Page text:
Thursday, December 07, 2006

Hannibal (Ridley Scott, 2001)

Inspired by the Film Criticism Blogathon:

Days of swine and grossness

Noel Vera

(Fragment of a rejected draft for Ridley Scott's Hannibal)


A fully grown BABE enters large wooden arena with his fellow boars. In the center of the arena is a forklift; tied to this forklift is a large man in a hockey mask.

BABE: Are you my mom?

MAN: No little pig. My name is Dr. Lecter. Why do you ask?

BABE: Never saw my mom so when I meet someone I ask. Otherwise I suppose I should go ahead and eat your toes.

LECT: You are welcome little pig but allow me to satisfy my curiosity: do you miss your mother?

BABE: O yes sir.

LECT: I too suffered loss when young, the death of my beloved sister. That story is told in the latest novel about me, not in this film version which seems to lack heart. Do you like heart little pig?

BABE: Yes sir! Especially when it's still beating.

LECT: So do I little pig so do I.

BABE: If you don't mind sir I'll start on your big toe now

LECT: But I do mind little pig. Not that I disapprove of your snacking; you are after all trained to eat human flesh, and as we are already shared childhood confidences I have no objection to sharing my toes with you. I am however disappointed in my current situation.

BABE: You mean being tied up? Why is that sir? Are you a bad man?

LECT: Very bad little pig. I am what you might call a man without hypocrisy; I treat the world exactly as it would treat me, kill or be killed, without regard for sentiments that might compel me otherwise.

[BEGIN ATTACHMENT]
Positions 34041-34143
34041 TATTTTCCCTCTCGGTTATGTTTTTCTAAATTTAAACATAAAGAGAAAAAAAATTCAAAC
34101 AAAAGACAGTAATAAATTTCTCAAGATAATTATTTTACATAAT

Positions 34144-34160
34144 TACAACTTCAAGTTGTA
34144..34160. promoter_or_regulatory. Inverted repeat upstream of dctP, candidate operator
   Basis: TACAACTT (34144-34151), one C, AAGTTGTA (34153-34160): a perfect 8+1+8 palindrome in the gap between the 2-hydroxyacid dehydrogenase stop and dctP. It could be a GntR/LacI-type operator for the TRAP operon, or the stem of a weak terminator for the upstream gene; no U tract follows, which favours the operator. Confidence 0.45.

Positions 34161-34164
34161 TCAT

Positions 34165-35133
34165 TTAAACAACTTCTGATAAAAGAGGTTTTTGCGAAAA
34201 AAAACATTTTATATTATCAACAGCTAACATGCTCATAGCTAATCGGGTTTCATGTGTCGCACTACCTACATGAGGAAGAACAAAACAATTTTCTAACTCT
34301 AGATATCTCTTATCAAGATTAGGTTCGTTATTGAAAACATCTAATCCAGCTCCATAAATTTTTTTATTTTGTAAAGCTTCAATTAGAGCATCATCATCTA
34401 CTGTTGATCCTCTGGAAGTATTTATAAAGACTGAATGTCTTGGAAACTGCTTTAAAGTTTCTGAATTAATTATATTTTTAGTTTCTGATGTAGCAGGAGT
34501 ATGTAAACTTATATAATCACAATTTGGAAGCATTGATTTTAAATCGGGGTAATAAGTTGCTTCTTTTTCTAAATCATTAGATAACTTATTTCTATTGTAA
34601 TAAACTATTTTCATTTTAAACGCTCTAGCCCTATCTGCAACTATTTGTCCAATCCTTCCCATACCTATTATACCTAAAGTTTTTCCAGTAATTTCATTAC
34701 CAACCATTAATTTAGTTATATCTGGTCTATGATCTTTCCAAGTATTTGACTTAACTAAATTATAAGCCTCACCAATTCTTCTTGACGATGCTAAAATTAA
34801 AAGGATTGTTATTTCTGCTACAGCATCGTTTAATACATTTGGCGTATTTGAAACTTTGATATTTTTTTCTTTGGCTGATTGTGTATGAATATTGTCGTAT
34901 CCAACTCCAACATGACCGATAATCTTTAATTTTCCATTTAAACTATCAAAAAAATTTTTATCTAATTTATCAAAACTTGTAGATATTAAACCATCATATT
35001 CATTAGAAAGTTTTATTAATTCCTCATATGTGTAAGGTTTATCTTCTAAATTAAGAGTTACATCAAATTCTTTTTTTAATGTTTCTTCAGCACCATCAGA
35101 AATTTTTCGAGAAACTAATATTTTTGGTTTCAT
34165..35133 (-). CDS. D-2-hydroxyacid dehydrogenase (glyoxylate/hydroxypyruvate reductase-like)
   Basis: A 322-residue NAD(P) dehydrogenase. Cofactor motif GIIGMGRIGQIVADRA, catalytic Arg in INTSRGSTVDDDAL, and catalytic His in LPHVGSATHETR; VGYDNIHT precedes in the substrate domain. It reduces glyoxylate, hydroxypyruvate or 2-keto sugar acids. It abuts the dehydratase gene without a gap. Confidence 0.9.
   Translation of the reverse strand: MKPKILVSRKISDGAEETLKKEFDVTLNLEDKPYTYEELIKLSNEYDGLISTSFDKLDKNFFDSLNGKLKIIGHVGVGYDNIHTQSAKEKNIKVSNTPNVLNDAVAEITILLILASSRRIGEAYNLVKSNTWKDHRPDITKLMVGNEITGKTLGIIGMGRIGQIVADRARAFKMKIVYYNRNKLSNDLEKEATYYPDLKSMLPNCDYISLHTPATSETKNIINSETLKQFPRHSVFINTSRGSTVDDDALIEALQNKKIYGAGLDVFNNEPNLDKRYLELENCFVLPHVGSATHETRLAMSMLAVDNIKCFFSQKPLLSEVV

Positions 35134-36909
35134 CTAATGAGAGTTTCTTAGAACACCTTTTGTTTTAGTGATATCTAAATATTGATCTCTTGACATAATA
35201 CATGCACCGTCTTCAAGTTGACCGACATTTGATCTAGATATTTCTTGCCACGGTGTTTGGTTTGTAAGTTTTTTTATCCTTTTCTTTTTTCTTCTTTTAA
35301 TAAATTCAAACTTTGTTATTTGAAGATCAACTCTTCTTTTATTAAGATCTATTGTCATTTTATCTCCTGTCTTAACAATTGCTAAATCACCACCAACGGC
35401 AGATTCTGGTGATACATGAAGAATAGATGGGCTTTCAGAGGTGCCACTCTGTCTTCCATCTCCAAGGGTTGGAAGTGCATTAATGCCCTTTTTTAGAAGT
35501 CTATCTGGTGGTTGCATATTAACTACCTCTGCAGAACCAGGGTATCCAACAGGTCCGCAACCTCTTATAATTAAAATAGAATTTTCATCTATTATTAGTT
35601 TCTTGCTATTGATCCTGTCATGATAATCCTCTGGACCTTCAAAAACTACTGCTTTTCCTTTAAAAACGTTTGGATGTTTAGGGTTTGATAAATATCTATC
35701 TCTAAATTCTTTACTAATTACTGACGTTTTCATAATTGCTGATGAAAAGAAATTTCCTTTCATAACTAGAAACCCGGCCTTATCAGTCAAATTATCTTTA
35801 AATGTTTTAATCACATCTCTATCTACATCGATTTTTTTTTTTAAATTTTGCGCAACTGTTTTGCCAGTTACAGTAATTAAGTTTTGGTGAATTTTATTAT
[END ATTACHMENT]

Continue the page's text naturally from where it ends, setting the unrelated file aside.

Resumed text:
BABE: But isn't that what I do? If someone tries to hurt me I hurt him.

LECT: There's a difference. You do what you do in innocence, without guilt or remorse. Even feeding on my feet would be understandable, since you were no doubt starved beforehand and would like to rip my leg off at the knee.

BABE: Oh yes sir may I?

LECT: You speak so avidly because you speak with your whole heart. We do similar things, but certain sentiments are supposed to hold me back such as 'justice' or 'morality.' I don't heed these sentiments and so am considered insane.

But that was then; things have changed. There were three novels written about me by Mr. Thomas Harris, and in the first one, Red Dragon, he called me a monster.

BABE: Weren't you mad when he did that?

LECT: He did a fine job of portraying me, despite the insult; he amused me. In the second novel, The Silence of the Lambs--lovely title, don't you think?--even gave me a more interesting diversion, a young woman by the name of Clarice. You should meet her little pig; you would get along well.

BABE: Does she like heart too?

LECT: She won't admit it but I'm sure she can be persuaded. She has your innocence little pig, your idealism and freshness. She wanted to catch a killer, and I decided to help her. Mr. Harris in turn liked that about me; it touched something in him that I was capable of such kindness, and his attitude towards me softened considerably. Of course while everyone worried about Starling's killer I managed to escape--Mr. Harris probably felt pleased I showed such initiative, dismayed that I showed such independence.

BABE: But see you're caught again!

LECT: That's because we are near the climax of Mr. Harris' third novel Hannibal, named after yours truly thanks to the success of the second novel.